“The Haunting of Amelia”
Directed by A.D. Calvo
Released by MTI Home Video

Originally called “The Other Side of the Tracks,” A.D. Calvo’s drama follows “Roswell” star Brendan Fehr as a man who has trouble letting go of the death of his girlfriend after she was killed by a train a decade earlier. Sam Robards and Tania Raymonde co-star.

12192010_IdrisElbaLegacy.jpg“Legacy”
Directed by Thomas Ikimi
Released by Code Black Entertainment

In this 2010 Tribeca Film Fest selection, “The Wire”‘s Idris Elba stars as a former member of an elite Black Ops team whose last job leaves him haunted as he sets up in a Brooklyn apartment where he seeks to unravel a government conspiracy.

“Legendary”
Directed by Mel Damski
Released by Vivendi Entertainment

WWE superstar John Cena gets a more prestigious supporting cast than usual with Patricia Clarkson and Danny Glover starring alongside him in this story of a teen struggling through high school and the death of his father when he hopes to reconnect with his older brother (Cena) by training to join the wrestling team.

“Legendary Assassin”
Directed by Chung Chi Li
Released by Lionsgate

Courtesy of Lionsgate, this 2008 Hong Kong action flick is finally getting a U.S. release, starring Wu Jing as the titular assassin who is marooned on a desert island with a police officer (Celina Jade) where the two strike up an unusual friendship that serves them well when the murder of a mob boss unleashes a bevy of trouble for them both.

“Made in Romania”
Directed by Guy J. Louthan
Released by Echo Bridge Home Entertainment

Jennifer Tilly, Elizabeth Hurley and Jason Flemyng play versions of themselves in this mockumnetary that documents the making of Tilly’s “dream project,” a Victorian drama called “The Tides of Reason” that is quickly beset by a bipolar director, disastrous auditions and all sorts of other on-set shenanigans.

“Menschenfrauen”
Directed by Valie Export
Released by Facets Multimedia

German helmer Valie Export’s drama follows a journalist and his relationships to the four women in his life.

12192010_Merantau.jpg“Merantau”
Directed by Gareth Evans
Released by Magnolia Home Entertainment

A Fantastic Fest favorite back in 2009, Gareth Evans helms this Indonesian martial arts flick starring Iko Uwais as a man from a small town who moves to the big city and finds himself defending a woman from the danger of a sex trafficking ring.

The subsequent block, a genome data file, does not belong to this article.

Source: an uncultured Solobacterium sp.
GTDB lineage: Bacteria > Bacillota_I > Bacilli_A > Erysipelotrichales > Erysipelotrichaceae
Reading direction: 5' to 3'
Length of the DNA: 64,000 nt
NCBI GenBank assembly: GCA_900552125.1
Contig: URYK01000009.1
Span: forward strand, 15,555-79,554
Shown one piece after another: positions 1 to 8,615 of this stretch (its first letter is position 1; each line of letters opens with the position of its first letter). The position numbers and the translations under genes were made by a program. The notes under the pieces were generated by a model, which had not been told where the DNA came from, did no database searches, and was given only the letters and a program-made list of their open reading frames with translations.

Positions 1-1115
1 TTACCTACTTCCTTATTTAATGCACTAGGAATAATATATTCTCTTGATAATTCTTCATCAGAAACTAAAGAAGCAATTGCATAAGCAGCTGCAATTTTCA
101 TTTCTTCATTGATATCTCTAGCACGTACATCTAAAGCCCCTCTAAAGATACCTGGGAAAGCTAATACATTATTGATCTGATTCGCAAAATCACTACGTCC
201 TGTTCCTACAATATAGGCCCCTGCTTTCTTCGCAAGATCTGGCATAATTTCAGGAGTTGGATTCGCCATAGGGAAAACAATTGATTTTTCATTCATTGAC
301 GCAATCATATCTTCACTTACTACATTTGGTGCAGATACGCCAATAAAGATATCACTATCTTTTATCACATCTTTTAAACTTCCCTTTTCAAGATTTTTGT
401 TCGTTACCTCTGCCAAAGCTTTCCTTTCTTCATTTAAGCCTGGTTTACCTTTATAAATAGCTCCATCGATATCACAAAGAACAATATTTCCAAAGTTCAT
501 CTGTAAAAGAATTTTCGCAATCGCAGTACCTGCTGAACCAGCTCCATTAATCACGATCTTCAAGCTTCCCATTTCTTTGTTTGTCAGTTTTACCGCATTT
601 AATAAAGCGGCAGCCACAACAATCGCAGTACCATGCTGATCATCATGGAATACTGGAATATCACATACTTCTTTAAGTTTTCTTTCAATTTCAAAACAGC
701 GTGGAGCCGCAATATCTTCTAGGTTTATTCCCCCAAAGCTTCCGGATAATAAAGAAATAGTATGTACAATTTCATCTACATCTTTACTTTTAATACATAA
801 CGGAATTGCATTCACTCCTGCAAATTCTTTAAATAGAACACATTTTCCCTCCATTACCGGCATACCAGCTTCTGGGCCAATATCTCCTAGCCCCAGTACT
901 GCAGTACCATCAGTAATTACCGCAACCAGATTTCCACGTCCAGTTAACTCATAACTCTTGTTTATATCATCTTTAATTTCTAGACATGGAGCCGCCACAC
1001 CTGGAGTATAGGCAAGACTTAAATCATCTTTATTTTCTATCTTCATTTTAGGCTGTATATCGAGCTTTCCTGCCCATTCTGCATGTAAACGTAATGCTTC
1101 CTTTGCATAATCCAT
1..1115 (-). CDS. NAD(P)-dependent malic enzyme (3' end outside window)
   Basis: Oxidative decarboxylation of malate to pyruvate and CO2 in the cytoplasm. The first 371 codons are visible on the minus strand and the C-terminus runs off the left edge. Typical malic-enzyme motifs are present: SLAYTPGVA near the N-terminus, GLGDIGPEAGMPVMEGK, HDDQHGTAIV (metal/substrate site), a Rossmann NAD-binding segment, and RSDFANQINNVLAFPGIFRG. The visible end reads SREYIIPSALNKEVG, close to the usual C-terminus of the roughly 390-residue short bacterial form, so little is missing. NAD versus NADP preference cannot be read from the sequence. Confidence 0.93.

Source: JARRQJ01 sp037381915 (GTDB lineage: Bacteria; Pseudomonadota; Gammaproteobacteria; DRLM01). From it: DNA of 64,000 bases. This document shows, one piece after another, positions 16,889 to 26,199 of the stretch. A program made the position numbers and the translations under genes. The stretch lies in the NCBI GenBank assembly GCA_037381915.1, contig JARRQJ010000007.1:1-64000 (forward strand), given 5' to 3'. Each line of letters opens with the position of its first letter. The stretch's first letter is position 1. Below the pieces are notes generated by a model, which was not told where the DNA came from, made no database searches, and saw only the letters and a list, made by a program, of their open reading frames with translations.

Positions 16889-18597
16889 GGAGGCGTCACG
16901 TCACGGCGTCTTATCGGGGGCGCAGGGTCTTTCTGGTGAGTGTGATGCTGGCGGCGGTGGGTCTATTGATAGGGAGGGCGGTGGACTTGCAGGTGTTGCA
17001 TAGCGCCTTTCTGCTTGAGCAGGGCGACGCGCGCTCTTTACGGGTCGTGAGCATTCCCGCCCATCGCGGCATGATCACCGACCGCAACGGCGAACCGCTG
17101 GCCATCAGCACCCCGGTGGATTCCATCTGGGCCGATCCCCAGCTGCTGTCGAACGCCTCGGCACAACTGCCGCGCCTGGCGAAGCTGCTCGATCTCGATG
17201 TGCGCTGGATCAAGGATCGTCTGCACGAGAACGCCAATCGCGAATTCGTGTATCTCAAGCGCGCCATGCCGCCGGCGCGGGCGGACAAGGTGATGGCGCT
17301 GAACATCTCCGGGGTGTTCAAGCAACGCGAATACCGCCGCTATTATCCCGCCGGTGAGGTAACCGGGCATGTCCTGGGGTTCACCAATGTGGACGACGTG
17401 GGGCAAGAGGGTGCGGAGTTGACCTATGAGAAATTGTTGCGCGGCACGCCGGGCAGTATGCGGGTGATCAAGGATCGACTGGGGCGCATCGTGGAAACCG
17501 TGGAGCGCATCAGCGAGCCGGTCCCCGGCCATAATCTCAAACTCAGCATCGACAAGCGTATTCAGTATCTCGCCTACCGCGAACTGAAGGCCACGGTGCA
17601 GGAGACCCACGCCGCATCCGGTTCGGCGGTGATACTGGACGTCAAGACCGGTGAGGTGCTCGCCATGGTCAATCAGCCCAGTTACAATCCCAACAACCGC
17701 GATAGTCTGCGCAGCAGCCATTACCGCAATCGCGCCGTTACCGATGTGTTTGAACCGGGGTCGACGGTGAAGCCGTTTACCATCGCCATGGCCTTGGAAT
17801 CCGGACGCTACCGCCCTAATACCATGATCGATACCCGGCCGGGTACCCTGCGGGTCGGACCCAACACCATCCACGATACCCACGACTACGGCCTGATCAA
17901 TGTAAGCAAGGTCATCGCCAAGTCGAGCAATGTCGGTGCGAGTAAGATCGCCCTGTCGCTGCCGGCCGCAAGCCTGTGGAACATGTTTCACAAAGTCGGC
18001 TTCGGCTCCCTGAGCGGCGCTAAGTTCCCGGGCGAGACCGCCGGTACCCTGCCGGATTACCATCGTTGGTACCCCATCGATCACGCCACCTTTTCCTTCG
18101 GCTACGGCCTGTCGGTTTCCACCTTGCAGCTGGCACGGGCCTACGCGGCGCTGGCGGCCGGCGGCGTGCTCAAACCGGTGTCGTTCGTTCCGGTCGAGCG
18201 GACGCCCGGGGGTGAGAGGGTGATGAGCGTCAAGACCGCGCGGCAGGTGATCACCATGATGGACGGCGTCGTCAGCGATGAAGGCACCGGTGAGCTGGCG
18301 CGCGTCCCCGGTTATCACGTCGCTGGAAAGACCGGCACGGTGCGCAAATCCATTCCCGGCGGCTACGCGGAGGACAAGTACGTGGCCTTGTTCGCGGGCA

“Resident Evil: Afterlife”
Directed by Paul W.S. Anderson
Released by Sony Pictures Home Entertainment

Paul W.S. Anderson returned to the zombie franchise he helped to create in order to play around with the same 3D cameras used for “Avatar” for the fourth installment of “Resident Evil.” Milla Jovovich reprises her role as Alice, the security operative who presses forward in her fight against the Umbrella Corporation and leads a group of fellow survivors Ali Larter and Boris Kodjoe to safety.

“Spin”
Directed by Henry Pincus
Released by Blowtorch Entertainment

Bijou Phillips, Katie Cassidy, Lauren German, Amber Heard and Michael Biehn try to remember what happened the night before at the clubs in Henry Pincus’ ensemble drama originally called “You Are Here” from 2007.

“Twelve”
Directed by Joel Schumacher
Released by Hannover House

Despite one of the worst receptions in recent memory at Sundance — James Rocchi, writing for IFC.com, called it “unquestionably the funniest film at the 2010 Sundance Film Festival; if only it had been made with that intention” — the latest from “Batman and Robin” director Schumacher got one of the festival’s richest deals from startup Hannover House for this adaptation of Nick McDonell’s novel about a 17-year-old drug dealer named White Mike (Chace Crawford), whose spring break of selling pot to privileged prep schoolers is interrupted by the murder of his cousin, allegedly at the hands of his best friend. Emma Roberts, Emily Meade, Rory Culkin and Zoe Kravitz play the rich kids in White Mike’s orbit as a new drug called “Twelve” hits the streets.